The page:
Elon Musk’s pledge to remove the “block” option from X ticked off longtime supporter James Woods, who threatened to quit the site — prompting the tech mogul to say: “Then delete your account.”
The Oscar-nominated actor, who has 3.4 million followers on the app formerly known as Twitter, panned “greedy capitalist” Musk’s vow to do away with the block button over the weekend, saying that doing so will make the site “untenable” for public figures such as himself.
“In the midst of a libel suit I was targeted by thirty trolls the defendant enlisted to harass me,” Woods wrote in an X post on Saturday.
“X will be untenable for people like me, who are willing to share their identities,” the two-time Oscar-nominated actor wrote.
“If he does this, I will have no choice but to retire from this site.”
A supporter of Woods responded to the post, writing that “we got to make sure that doesn’t happen.”
Woods then elaborated, writing: “If Elon Musk removes the ability to block concerted harassment by trolls or organized political entities, how will ‘X’ be any different from Jack Dorsey’s horrid Twitter?”
“Musk, whom I once championed, is only doing this to protect his advertisers anyway,” Woods continued.
“Users of X are mere pawns to turn the site into an electronic shopping mall.”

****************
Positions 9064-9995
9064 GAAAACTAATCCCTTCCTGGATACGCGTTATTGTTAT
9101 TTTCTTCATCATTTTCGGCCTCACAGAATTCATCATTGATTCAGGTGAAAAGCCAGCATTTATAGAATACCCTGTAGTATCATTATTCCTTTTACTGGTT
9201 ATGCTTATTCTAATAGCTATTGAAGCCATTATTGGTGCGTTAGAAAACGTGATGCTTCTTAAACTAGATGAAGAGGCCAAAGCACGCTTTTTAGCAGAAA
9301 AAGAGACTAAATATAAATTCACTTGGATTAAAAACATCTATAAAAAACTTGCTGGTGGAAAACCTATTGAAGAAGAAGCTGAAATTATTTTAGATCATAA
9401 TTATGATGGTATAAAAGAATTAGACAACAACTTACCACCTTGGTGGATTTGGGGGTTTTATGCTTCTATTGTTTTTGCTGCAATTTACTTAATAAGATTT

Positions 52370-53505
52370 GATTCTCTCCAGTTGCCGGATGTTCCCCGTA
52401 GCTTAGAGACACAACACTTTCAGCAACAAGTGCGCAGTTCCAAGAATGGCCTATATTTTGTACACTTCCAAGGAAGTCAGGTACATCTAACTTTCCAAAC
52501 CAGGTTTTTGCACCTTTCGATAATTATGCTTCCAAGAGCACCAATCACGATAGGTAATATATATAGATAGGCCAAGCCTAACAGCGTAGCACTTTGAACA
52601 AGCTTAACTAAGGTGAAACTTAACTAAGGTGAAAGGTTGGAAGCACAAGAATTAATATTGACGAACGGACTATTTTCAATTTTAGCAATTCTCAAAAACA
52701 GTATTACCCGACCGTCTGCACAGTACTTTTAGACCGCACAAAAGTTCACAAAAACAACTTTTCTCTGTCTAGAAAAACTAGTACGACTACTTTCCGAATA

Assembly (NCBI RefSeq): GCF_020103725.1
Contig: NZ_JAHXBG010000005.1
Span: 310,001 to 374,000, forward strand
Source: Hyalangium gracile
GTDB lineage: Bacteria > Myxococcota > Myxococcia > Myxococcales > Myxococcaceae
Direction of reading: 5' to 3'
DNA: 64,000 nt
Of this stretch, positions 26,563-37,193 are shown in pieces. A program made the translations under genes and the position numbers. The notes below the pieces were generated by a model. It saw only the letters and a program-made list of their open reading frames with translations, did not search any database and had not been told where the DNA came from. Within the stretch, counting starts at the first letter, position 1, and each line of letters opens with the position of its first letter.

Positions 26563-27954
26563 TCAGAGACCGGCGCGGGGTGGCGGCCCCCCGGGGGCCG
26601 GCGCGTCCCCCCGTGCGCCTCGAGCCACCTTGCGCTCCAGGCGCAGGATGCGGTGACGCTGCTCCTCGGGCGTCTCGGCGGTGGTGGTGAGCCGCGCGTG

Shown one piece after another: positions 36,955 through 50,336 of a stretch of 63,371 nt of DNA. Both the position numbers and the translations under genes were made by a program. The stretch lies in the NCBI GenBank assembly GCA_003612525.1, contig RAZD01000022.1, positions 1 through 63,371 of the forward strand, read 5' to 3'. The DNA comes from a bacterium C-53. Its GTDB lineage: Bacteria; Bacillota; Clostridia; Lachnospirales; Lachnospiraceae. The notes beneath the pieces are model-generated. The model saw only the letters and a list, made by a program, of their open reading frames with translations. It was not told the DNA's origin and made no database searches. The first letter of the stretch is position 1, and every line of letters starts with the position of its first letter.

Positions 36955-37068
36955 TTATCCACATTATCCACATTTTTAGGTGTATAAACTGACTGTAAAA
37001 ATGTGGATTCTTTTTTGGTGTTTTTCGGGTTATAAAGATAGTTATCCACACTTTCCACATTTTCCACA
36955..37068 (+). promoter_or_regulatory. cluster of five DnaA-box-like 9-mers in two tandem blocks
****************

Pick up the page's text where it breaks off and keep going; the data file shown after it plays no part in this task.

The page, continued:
Woods wrote: “The man I thought was a defender of free speech is just another greedy capitalist.”
“Disappointing, but not surprising.”
Musk did not take too kindly to Woods’ critique, writing in response: “Then delete your account.”
Several Musk supporters on X were alienated by the mogul’s announcement on Friday that he planned to do away with the block option.
Musk on Friday said that enabling X users to block others “makes no sense” and that they should instead opt to “mute” anyone whose posts they shut off.
“This is a huge mistake,” wrote the pro-Musk X account known as “Wall Street Silver.”
“Block is a critical feature on this app,” the account user wrote.
“Regretted minutes would skyrocket. There are certain evil people that users just don’t want following them or replying to them.”
Musk taunted his critics on Sunday, writing on X that it was “pretty fun blocking people who complain that blocking is going away.”
“How does the medicine taste?” Musk wrote.
Musk may not be able to follow through with his plan, however.
X users wrote a “community note” — which allows posters to offer clarifications and corrections on content that could be misleading — which states that doing away with the “block” feature could be a violation of the terms of service of Apple’s App Store and Google’s Play Store.
“If the ability to block users was to be removed, X would be in violation of the policies of the App Store as well as the Google Play Store,” the note read.
“Potentially, this could lead to X being removed from these platforms. There are no such policies for the web-app however.”
The App Store’s guidelines state that any app must include “the ability to block abusive users from the service.”
Google’s Play Store’s policy requires that apps offered through the service “provides an in-app system for blocking UGC (user-generated content) and users.”
The Post has sought comment from Apple, Google, and X.